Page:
The talk is one of the ways Zeta Beta Tau wants to continue its mission of inclusivity by spreading knowledge on issues.
MONMOUTH, Ill. — While conflict between Israel and Hamas has reignited talks about antisemitism, a Monmouth College fraternity is using knowledge to fight these concerns.
The Zeta Beta Tau fraternity invited guest speaker Alexander Katz to give a presentation on the history of antisemitism. “The Jewish caricatures go back to the Middle Ages — they’re not something that is new,” Katz said.
Katz also talked about the modern day presence of antisemitism, not just across the U.S. in general, but also at college campuses. “It is scary, you know, because campus is supposed to be a blending of cultures, a blending of ideas, the place to learn and the place to grow,” Katz said.
ZBT president Corey Pevitz said talks like this align with the fraternity’s mission of inclusivity, which stems back to when the chapter first came to Monmouth College in 1971. “ZBT at the time, was one of the only national fraternities that allowed African-Americans to join the fraternity at a national level. So that welcoming environment wasn’t just for the Jewish people, but it was for all minorities that had previously been discriminated against in the United States,” he said.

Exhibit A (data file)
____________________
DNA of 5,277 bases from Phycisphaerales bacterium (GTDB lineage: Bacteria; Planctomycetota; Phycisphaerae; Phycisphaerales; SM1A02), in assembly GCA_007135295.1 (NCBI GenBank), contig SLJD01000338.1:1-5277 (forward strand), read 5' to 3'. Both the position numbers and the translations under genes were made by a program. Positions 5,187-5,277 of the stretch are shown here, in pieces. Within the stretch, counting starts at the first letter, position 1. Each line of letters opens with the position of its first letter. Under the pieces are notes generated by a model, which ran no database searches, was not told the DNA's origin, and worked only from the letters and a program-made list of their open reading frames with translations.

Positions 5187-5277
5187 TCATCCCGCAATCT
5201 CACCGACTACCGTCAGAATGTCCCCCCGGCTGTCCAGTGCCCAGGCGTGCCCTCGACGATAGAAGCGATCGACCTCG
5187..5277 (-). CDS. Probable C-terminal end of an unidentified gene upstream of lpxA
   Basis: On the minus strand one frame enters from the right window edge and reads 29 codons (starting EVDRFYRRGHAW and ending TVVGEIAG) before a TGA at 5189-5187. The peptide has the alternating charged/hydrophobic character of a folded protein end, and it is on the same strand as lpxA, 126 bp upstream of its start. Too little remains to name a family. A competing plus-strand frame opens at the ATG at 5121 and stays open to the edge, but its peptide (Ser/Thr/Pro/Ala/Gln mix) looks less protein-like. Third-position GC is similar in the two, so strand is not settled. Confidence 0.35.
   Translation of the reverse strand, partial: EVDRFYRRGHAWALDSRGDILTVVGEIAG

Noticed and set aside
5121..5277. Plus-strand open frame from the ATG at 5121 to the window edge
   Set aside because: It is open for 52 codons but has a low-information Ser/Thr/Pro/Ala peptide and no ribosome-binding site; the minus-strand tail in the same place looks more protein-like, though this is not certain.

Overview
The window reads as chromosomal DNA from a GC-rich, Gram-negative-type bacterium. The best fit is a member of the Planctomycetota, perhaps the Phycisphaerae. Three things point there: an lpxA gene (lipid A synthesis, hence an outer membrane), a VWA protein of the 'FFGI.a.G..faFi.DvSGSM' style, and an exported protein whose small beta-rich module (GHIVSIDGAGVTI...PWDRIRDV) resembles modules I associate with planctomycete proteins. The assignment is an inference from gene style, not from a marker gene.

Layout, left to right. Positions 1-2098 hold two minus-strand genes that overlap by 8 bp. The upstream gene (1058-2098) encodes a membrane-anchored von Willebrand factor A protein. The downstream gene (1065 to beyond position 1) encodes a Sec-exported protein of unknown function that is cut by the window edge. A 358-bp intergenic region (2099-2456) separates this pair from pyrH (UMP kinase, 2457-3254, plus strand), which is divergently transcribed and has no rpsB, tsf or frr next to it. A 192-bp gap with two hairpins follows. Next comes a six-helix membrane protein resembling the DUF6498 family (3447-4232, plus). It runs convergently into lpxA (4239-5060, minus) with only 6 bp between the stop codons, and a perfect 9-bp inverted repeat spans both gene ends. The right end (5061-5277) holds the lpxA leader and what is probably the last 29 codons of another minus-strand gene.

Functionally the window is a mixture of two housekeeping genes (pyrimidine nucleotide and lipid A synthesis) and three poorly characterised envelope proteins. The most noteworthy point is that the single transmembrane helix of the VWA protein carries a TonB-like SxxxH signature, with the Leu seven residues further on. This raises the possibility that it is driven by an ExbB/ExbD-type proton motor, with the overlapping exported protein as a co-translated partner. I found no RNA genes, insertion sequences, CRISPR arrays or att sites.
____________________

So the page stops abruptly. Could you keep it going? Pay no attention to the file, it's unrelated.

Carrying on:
Students like Ethan Panganiban is part of that push at Monmouth College to say no to hate. “Having that sort of openness and being like, no matter what your creed, you know, religious belief, whatever you stand for, we’re here for you,” he said.
According to the latest study from the FBI, about 55% of religious hate crimes in the U.S. are antisemitic, despite only about 2% of the U.S. population identifying as Jewish.